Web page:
Also, see “Opinion of the Scientific Panel on Animal Health and Welfare on the possible role of migratory birds in the spread of highly pathogenic avian influenza”. 12 May 2006. The EFSA Journal (2006) 357: 1 – 46.

slide51
BioHaz Panel’s scientific report on food as a vehicle

for Avian Influenza virus

Observations

  • Direct transfer of H5N1 to humans occurs rarely and particularly after very close contact with infected animals.
  • The exact entry route(s) of the virus in humans is(are) not known but it is generally accepted that respiratory and/or oropharyngeal tissues are the entry sites
  • The pathogenetic basis for the observation that H5N1 virus causes infection in some humans and not others remains unknown

* See“Food as a possible source of infection with highly pathogenic avian influenza viruses for humans and other mammals”. 30 June 2006. EFSA Journal (2006) 74: 1 – 29.

slide52

BioHaz Panel’s scientific report on food as a vehicle

for Avian Influenza virus

Observations, continued

  • The role of several viral and host factors such as receptors, receptor binding sites, genetic make-up of viral strains, virus quantity at exposure, whether or not the GI tract is a portal of entry or a target organ, require investigation
  • The route(s) of entry and the cell type(s) that allow the virus to enter, and the mechanism of species barrier crossing, require further study
slide53

Current activities of the BIOHAZ Panel:

TSE and related ABP issues

  • QRA of the risk posed to humans from sheep
  • meat and sheep meat products in terms of BSE.
  • In progress
  • Quantitative Assessment of the Residual BSE
  • Risk in Bovine-Derived Products.
  • Ongoing, based on QRA methodology.
  • Updating of Geographical BSE Risk Assessment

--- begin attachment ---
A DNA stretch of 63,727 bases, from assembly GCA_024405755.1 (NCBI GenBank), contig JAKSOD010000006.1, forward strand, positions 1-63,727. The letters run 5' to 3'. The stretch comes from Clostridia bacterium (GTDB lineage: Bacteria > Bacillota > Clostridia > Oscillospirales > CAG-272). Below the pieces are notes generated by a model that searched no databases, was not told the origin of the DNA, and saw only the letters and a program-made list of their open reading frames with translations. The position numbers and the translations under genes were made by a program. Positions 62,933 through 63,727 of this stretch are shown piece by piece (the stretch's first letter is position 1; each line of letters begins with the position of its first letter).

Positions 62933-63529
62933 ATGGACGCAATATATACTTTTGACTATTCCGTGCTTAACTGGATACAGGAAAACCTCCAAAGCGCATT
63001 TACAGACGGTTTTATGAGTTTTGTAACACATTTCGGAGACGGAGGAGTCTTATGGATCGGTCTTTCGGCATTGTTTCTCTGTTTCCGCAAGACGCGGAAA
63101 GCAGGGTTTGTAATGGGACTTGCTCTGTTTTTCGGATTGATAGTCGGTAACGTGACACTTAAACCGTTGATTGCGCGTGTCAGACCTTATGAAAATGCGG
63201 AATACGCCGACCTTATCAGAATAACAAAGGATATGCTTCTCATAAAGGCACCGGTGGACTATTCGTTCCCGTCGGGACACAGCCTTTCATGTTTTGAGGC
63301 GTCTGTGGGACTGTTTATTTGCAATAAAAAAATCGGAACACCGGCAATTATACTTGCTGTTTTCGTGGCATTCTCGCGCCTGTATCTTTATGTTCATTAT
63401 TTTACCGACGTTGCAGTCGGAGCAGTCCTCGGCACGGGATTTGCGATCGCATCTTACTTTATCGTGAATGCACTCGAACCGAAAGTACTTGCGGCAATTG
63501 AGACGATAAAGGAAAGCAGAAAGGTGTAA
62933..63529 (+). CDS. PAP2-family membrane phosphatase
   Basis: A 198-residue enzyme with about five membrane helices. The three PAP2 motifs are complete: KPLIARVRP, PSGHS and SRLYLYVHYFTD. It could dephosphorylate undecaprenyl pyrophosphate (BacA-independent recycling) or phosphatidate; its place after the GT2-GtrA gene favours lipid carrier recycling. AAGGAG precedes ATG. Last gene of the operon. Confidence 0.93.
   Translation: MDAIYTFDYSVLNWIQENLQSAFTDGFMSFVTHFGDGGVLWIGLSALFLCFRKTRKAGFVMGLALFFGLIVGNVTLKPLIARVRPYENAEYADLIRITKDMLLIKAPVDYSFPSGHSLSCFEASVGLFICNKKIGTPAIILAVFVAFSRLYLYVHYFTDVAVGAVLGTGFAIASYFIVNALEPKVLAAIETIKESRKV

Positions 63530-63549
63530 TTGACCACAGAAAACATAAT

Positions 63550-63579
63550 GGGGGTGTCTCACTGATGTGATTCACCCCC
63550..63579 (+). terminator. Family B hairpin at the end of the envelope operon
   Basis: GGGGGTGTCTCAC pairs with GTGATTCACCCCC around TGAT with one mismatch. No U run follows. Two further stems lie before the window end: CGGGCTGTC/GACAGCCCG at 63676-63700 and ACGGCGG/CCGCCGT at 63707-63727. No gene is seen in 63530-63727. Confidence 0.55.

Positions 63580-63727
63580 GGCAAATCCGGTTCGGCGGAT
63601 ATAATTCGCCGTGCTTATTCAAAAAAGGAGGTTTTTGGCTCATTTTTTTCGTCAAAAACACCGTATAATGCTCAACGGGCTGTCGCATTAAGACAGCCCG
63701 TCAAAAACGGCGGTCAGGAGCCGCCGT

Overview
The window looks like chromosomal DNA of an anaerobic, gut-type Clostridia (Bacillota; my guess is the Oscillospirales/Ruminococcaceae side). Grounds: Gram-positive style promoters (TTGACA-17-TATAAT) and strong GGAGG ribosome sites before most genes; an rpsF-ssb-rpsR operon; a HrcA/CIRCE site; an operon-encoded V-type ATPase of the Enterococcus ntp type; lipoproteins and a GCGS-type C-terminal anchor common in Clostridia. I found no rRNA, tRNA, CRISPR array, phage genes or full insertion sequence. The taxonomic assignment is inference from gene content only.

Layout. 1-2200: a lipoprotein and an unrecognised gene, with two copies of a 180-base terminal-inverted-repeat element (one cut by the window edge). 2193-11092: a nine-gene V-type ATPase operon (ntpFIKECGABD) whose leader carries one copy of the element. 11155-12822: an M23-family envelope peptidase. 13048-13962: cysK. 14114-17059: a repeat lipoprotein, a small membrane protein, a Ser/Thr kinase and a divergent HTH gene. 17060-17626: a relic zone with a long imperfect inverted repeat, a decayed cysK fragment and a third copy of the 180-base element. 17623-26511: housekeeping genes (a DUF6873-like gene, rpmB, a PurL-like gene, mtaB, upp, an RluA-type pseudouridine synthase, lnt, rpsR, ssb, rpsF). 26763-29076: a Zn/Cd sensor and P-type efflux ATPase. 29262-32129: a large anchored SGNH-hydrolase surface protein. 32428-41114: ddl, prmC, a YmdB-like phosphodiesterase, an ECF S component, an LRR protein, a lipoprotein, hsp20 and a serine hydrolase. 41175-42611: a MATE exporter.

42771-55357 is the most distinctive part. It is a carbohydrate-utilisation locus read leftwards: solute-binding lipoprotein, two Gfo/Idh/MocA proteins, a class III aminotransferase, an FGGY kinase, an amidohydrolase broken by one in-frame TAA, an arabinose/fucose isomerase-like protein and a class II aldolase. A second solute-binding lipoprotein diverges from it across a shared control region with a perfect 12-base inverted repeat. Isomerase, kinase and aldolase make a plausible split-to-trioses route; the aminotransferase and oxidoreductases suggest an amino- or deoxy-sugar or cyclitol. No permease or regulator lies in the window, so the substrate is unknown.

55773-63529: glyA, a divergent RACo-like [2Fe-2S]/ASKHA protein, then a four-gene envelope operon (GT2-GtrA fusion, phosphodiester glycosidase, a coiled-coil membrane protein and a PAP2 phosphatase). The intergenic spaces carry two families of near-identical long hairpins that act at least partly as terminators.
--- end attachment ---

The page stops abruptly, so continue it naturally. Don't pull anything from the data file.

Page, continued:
• (GBR) Methodology. In progress
slide54

Current activities of the BIOHAZ Panel: examples of non-TSE/non-ABP issues

  • Opinion on Review of the 2004 Community Summary Report on Zoonoses , now published.

Note: This is to be an annual task for subsequent reports.

  • Quantitative microbiological risk assessment (QMRA) of meats
  • QRA on Salmonella in slaughter and breeder pigs
  • Public health risks involved in the consumption of reptile meats

continued….

current activities of the biohaz panel examples of non tse non abp issues continued
Current activities of the BIOHAZ Panel: examples of non-TSE/non-ABP issues,continued
  • Salmonella in fresh meat, minced meat and meat preparations
  • Salmonella at primary production: influence of prevalence levels in animals to the poultry meat and products.
  • Campylobacter issues for improvement of food safety: ranking of intervention measures from a risk reduction perspective
  • Revision of the infant formulae opinion: relationship between Enterobacteriaceae and Ent. sakazakii
  • Self tasking issues: Food as a vehicle for the transmission of antimicrobial resistance, under consideration